The pandemic has really forced leaders and executives to walk around in an environment where interactive contact has replaced meeting rooms. At Lowe's, we continue to focus on digital enablement of all touchpoints and helping employees across the lifecycle. We have also made specific efforts on areas like POSH awareness in a virtual world, continued efforts on diversity hiring and community giving through our CSR efforts. In all of this effective communication and availability, there are two key aspects to enable the people managers.
A few recommendations on the do's:
- Focus on employee well-being as this area is developing rapidly and organizations and leaders need to embrace this change
- Workplaces need to morph to experience centers for collaboration, ideation and learning
- Continue to enable career conversations and provide career paths – expectations have not changed, and organizations need to be better prepared
Few recommendations of don'ts:
- Crawl – Walk - Run - Going back to pre-pandemic ways of working in a hurry
- In a rush, not to pull back pandemic/provisional benefits
- Avoid making decisions for the employee, focus on involving them in co-creating the way forward
With the ongoing shift in workstyles and people expectations, both employer as well as employee, how do you see performance management evolve? In your opinion, which elements of performance management require a reset?
Elevating performance is one of the key take-aways from 2020, the key aspect of this is having agility in the process.
For example, when the pandemic struck, all businesses were struggling to take the "digital-first route" as an operating model. The need to maintain "agile goals" is therefore crucial.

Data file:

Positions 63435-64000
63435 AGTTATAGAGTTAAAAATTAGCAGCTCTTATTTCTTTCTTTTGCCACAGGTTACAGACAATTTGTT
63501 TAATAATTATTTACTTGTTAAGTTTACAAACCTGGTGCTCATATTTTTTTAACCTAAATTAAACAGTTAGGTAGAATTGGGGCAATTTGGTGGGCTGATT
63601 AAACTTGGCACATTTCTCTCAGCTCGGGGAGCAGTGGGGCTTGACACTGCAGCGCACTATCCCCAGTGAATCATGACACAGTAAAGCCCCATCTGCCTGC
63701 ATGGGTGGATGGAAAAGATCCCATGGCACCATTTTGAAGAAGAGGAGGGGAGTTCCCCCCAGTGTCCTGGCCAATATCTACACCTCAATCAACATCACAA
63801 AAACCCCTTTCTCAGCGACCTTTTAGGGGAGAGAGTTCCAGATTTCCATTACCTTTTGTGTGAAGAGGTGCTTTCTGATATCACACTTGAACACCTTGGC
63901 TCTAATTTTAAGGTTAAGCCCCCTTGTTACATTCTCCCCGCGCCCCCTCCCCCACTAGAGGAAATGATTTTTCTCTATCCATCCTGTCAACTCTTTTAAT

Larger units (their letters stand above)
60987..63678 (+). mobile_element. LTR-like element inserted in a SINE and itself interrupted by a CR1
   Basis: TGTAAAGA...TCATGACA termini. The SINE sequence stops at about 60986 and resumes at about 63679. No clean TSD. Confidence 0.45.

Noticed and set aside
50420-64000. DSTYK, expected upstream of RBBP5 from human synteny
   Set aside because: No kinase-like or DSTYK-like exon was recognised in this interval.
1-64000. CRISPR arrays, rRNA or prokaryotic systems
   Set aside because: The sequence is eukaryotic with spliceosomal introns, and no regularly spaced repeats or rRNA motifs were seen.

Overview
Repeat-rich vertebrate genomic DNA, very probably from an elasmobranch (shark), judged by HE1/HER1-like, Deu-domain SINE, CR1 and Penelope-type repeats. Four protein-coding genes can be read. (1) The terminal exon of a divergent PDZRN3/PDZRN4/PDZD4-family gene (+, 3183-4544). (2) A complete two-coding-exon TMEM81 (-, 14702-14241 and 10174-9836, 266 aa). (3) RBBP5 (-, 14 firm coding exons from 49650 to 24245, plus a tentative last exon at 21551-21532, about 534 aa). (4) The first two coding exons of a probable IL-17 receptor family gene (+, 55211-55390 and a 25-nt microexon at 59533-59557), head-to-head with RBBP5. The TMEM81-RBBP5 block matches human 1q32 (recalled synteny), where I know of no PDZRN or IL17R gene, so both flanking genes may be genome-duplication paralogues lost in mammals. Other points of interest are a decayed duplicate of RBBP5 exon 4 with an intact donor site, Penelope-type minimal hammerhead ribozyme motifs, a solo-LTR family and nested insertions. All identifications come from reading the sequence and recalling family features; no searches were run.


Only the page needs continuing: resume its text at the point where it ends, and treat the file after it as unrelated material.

Few elements to be relooked are:
- Dynamic goals or agile goals that get defined based on business and context
- The shift from set timeline of feedback to ongoing feedback
- Positively differentiating high performance with flexibility in rewards and recognition
What cornerstones do you consider critical to culture and employee experience in the present day?
The world has witnessed radical changes owing to the outbreak of the COVID-19 pandemic. These changes have had a significant impact on the way we live and how businesses are run. Through this time of disruption, the top priority for companies today is to ensure the health and safety of their workforce. Amid the lockdown, there has been an acceleration in the adoption of digital tools and transformation across almost every industry. However, this can also act as a boon if an organization upskills and adapts to the new normal.
Enabling employees with efficient and seamless remote working infrastructure and by following all social norms once they return to the workplace is crucial to maintain their productivity without compromising their safety.
At this stage, organizations need to be resilient, flexible and take the onus to relevantly reimagine themselves and secure their future.
What is your advice for leaders as they hit refresh and plan for the year ahead?
The most important aspect of the year gone by has been the role of leaders, as we continue to be in a pandemic, the advice to leaders is:
- Take care of yourself and walk the talk – Make people wellness a priority
- Leadership matters – communicate at every opportunity possible as the organization wants to hear about developments
- Continue to invest in people as you go down the path of digitization. The future workforce may look different but will continue to be the DNA of any organization as the pandemic has taught us